Retire from Society Completely I Did Not

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Build, therefore, your own world. As fast as you conform your life to the pure idea in your mind, that will unfold its great proportions. A correspondent revolution in things will attend the influx of the spirit. So fast will disagreeable appearances, swine, spiders, snakes, pests, mad-houses, prisons, enemies, vanish; they are temporary and shall be no more seen.

— Ralph Waldo Emerson, from the conclusion of Nature

To go into the woods and camp. That’s what we did for four days last week. Oh, true, it was a far cry from a traditionalist’s idea of “getting away from it all.” We drove into Canada. We packed a large nine-person tent for my wife, the dog, and me. We had coolers with cold cuts and ground turkey and lox and bagels and crackers and soda and eggs and bacon. We camped at a site half a mile from modern shower and toilet facilities. Oh, and Area 3 at the Pinery Provincial Park, where we made camp, is only about ten kilometers from the little town of Grand Bend, Ontario.

Not necessarily what Emerson was talking about when he wrote about going into solitude, “to retire as much from his chamber as from society.” Yet the two-hour drive, crossing of the Canadian border and not using mobile devices, and setting up camp for four days in a somewhat-secluded camping area that doesn’t allow radios… it all blended perfectly to create a much-needed escape from the world.

Unfortunately, I wasn’t able to leave my Type 1 diabetes behind. But you know what? Although I brought diabetes with me, that time away from the routines and lifestyle that help me maintain tight control didn’t seem to be much a factor. The entirety of the trip I didn’t suffer one low blood glucose; I also never went high. The entirety of the trip I ate in moderation, avoided overdoing the sweets that a campfire just begs you to partake of — s’mores, pie-iron cherry and blueberry pies, potato chips, etc.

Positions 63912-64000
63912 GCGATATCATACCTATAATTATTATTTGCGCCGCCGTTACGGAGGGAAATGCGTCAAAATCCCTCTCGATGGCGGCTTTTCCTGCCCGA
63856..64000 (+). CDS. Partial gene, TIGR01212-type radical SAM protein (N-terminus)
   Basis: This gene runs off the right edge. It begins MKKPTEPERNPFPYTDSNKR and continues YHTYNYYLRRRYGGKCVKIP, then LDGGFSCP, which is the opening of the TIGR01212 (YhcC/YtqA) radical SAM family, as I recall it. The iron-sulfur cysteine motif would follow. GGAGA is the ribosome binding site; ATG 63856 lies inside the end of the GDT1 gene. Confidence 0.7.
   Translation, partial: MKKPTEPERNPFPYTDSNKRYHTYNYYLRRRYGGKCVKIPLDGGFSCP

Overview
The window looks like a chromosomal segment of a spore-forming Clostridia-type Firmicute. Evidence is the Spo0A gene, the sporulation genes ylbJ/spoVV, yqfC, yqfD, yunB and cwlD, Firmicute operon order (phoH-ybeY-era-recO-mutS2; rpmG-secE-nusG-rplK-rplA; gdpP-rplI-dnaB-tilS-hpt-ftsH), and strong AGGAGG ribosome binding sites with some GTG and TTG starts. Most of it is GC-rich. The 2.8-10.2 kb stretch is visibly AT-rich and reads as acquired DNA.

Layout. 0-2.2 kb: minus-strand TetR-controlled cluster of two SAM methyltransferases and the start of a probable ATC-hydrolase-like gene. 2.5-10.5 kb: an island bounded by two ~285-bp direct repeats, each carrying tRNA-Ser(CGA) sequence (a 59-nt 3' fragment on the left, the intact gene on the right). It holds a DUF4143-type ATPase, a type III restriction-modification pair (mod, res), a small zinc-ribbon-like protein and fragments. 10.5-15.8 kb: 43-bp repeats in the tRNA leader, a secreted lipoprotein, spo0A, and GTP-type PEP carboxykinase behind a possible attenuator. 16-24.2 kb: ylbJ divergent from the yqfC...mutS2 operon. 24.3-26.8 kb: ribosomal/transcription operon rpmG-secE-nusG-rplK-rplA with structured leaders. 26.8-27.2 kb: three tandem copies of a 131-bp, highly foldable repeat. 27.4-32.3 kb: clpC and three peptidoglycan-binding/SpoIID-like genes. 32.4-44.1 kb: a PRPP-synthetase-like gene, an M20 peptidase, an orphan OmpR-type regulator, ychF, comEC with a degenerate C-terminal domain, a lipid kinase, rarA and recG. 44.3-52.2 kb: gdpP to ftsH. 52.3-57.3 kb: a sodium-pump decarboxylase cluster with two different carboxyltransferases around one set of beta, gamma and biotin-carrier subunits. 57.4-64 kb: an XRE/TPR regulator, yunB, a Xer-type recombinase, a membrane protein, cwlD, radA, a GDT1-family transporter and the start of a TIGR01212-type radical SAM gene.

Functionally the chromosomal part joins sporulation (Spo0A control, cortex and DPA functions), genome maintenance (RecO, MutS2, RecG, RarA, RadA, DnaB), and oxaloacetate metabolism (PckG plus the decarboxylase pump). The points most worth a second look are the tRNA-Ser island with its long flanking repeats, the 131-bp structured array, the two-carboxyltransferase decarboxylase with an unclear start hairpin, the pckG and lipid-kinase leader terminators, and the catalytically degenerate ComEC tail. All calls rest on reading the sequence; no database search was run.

The entirety of the trip I paid little attention to my diabetes. The result? I was rewarded by it paying little attention to me.

This smooth sailing wasn’t lucky. It wasn’t a fluke. Because I have good self-management the other 361 days of the year, my body was ready to sit on this amended cruise control for a few days. Also, there’s something to be said for a vacation of leisure and “doing nothing” wherein the nothing means setting up camp, hour-long trail hikes with Kathryn and the dog, fire-building and constant tending, clean-up after meals, walks to the facilities to shower, and sleeping in forty-degree nights, during which the body burns more calories to stay warm.

It was the kind of experience that, looking back, part of me thinks maybe I ought to have checked my blood glucose a little more often, or maybe I ought to have paid closer attention to what I put into my body. Like I said, though, it was vacation, it went very well, and I’m not going to question too heavily that which works.

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